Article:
While the film’s tone is largely upbeat – Richard Kerr making for a decidedly chipper space pilot, like a less soul-baring Matthew McConaughey – some scenes are quite troubling. A lottery’s held to decide who will get to go on the space ark, and understandably, the people whose numbers don’t come up are far from happy. The sequence where an angry mob attacks the ship is effectively staged.
Ultimately, When Worlds Collide is a product of its era – the romance is toe-curling, and the lottery winners aboard the space ark are distractingly WASP-ish – but the special effects are impressive for the most part (and won an Oscar) and the apocalyptic scenario often thrilling.
Danny Boyle’s space film didn’t exactly blast off at the box office, but it’s atmospheric and superbly acted. With the sun rapidly losing energy, a team is despatched to get the star going again with the use of a gigantic bomb. Cillian Murphy, Rose Byrne, Michelle Yeoh and a pre-Captain America Chris Evans are among the famous faces aboard the Icarus II, and the story’s as much about the crew facing their own beliefs and anxieties as it is the perils of space travel.
Boyle gives the film an uneasy claustrophobia, even before things start going wrong with the mission, as well as a sense of the vastness of space – one of the most memorable shots is of a lone figure standing in front of a raging sun. Superbly designed and acted, Sunshine is arguably among the best space movies of recent years.
This sequel to Stanley Kubrick’s groundbreaking 2001: A Space Odyssey was doomed to live in its shadow, but to his credit, Peter Hyams doesn’t even attempt to ape Kubrick’s style of filmmaking. 2010 sees Roy Scheider head up a mission to find out what happened to the Discovery – the ship that went off to Jupiter in A Space Odyssey.
Where 2001 was ethereal and ambiguous, 2010 is relatively fast-moving, with a plot that hinges on exploring the mysteries left behind by Stanley Kubrick. Why did HAL go crazy? Where did David Bowman go? Who created those monoliths? Your enjoyment of 2010 will probably hinge on whether you want those questions to be answered or not. But if viewed simply as an exploration movie, rather than a follow-up to one of the most influential sci-fi films of all time, there’s lots to enjoy in 2010. Hyams’ direction is superb, Roy Scheider turns in a robust leading performance, ably supported by John Lithgow, Helen Mirren (with a Russian accent) and a returning Keir Dullea as Dave Bowman. Unlike 2001, 2010 isn’t a classic, but it’s gripping, well made, and peppered with moments of cosmic wonder.
The Black Hole (1979)
That The Black Hole features some cute floating robots and emerged from Disney might lead you to assume that it’s a breezy space opera in the vein of Star Wars. Don’t be fooled; although there’s more fantasy than fact in The Black Hole, it’s also atmospheric and surprisingly eerie.
A group of explorers stumbles on a gigantic ship sitting at the outer edge of a black hole. On closer investigation, they discover that it’s a vessel that had vanished years before, and is now solely inhabited by a Captain Nemo-like character called Doctor Reinhardt (Maximilian Schell) and an army of cloaked, hooded robots. The explorers (among them Anthony Perkins and Ernest Borgnine) have arrived at a bad time: Reinhardt plans to fly his ship straight into the black hole in the search for “the ultimate knowledge” – a sign that the doctor may not be entirely sane.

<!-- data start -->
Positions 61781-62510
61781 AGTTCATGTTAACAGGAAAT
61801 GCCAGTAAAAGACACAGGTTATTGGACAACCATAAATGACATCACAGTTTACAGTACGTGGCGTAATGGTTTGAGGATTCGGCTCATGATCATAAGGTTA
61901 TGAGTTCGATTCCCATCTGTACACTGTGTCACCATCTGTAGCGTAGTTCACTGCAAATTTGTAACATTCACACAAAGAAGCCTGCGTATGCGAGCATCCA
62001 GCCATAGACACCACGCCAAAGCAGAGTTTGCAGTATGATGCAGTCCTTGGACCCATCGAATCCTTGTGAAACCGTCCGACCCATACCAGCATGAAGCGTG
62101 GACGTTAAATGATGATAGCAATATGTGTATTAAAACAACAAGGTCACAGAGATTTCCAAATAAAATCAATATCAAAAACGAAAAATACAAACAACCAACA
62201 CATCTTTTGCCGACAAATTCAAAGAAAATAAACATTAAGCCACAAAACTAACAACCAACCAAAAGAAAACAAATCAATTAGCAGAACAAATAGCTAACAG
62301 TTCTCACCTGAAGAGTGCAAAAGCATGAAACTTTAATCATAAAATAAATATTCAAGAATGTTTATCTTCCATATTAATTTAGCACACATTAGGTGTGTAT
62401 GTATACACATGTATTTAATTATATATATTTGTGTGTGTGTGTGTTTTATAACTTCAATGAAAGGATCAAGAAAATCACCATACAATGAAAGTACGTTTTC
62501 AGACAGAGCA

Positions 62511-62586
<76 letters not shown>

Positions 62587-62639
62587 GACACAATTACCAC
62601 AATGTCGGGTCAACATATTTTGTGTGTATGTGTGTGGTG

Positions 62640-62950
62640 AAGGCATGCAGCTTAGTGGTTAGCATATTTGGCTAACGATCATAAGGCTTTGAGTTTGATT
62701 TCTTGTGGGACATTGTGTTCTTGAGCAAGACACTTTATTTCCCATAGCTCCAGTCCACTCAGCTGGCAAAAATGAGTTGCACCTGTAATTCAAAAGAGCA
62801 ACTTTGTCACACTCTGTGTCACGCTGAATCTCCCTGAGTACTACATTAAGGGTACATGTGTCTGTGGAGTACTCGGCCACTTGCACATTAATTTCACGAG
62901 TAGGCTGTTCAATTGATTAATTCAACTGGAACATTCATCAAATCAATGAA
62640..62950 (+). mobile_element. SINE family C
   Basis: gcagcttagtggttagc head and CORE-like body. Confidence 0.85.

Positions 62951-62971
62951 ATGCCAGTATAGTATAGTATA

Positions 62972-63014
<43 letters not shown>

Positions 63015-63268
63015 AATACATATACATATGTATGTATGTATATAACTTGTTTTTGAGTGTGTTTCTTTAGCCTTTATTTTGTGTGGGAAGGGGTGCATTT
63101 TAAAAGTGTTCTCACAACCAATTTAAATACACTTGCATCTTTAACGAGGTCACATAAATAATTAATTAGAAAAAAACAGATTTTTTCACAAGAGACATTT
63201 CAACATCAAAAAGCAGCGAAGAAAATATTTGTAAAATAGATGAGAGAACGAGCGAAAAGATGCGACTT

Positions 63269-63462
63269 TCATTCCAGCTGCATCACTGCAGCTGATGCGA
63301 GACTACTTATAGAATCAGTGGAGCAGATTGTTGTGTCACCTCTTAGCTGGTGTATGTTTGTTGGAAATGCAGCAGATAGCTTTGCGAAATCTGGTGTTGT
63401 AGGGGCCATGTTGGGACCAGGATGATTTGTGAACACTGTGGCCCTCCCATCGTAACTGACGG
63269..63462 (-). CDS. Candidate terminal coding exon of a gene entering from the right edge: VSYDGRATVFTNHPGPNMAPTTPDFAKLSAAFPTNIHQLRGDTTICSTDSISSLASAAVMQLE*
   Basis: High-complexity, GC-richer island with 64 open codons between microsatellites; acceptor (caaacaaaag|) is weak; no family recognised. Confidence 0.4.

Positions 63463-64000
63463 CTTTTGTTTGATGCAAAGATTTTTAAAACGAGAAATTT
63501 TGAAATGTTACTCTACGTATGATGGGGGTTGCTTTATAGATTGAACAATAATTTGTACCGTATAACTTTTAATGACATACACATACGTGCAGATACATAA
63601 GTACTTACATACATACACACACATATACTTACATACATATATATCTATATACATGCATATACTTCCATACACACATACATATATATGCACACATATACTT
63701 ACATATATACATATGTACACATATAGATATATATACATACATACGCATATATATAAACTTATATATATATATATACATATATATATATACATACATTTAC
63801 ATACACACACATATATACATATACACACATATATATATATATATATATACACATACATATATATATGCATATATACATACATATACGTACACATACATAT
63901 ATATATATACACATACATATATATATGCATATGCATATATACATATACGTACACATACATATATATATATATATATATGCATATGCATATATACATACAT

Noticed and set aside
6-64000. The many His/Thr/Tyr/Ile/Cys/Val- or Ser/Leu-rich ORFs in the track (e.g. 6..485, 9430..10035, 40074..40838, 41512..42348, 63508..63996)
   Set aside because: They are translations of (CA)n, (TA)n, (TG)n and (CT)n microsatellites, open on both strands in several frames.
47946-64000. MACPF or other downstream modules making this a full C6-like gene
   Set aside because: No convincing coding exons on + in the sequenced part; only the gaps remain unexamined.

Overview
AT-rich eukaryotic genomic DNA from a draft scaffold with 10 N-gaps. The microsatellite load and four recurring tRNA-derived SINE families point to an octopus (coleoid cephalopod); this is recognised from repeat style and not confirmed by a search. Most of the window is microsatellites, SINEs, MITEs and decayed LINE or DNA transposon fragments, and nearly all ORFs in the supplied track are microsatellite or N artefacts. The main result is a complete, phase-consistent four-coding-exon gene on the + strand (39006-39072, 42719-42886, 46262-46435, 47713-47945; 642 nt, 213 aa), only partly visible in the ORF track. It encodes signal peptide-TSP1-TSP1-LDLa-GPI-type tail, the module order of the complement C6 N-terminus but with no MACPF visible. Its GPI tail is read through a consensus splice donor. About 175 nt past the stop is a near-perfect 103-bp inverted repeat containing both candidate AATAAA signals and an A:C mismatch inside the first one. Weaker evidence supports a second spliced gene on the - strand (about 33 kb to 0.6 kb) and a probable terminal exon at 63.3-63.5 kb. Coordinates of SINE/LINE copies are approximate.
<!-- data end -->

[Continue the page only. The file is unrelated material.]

Much of the dialogue in The Black Hole is quite bad; samples include, “What basis do you have for these macabre accusations?” and, “Something caused this. But what caused the cause?” But visually, the movie’s sometimes stunning; Disney sank a then unprecedented $20 million into its making, and it’s all there on the screen: there are detailed miniature effects, huge sets and elaborately composed shots. One, in which Reinhardt’s robot drones toil in front of their exotic machinery, is little short of stunning. Then there’s the surprise waiting for everyone beyond the black hole itself. Cut to the chilling march of John Barry’s score, it’s nightmarish and unforgettably weird.
Destination Moon (1950)
Produced by sci-fi mogul George Pal (who also made When Worlds Collide), Destination Moon was supposed to be the first big-screen attempt to seriously depict what a mission to our nearest satellite might look like. Instead, the low-budget Rocketship X-M got into theatres less than a month earlier. Although looking its age now, it’s still fascinating to see the future of space exploration from a 1950s perspective; director Irving Pichel simulates the effects of takeoff on his astronauts (though the facial expressions are unintentionally amusing) and what being in zero gravity might look like.
Also look out for Woody Woodpecker, who shows up to explain some of the basic principles of space travel – a technique Steven Spielberg later used to introduce the gene-splicing concepts in Jurassic Park.
This 2011 film explores remarkably similar themes to Interstellar: it’s about the loneliness of space, human isolation and interconnectedness, and a sense of fear and fascination in the face of the unknown. Its story is told on a large canvas, ranging from the discovery of a mysterious (possibly alien) object in Civil-War era America to an orbiting space station in the near future. What’s so remarkable about Love is that writer-director William Eubank managed to make it with about $500,000 – the space station interior, which looks entirely convincing on the screen, was constructed on his driveway.
Gunnar Wright plays an astronaut on a solo stint aboard as the Earth descends into all-out war. He begins to unravel through sheer loneliness and boredom, but then the chance discovery of a journal from a soldier in the Civil War provides a link between the past and the present. Going for a similar mix of poetry and science as Interstellar – Eubank was inspired by the writing of Carl Sagan – Love is full of handsome visuals, ambient music from the band Angels & Airwaves, and a great leading turn from Wright.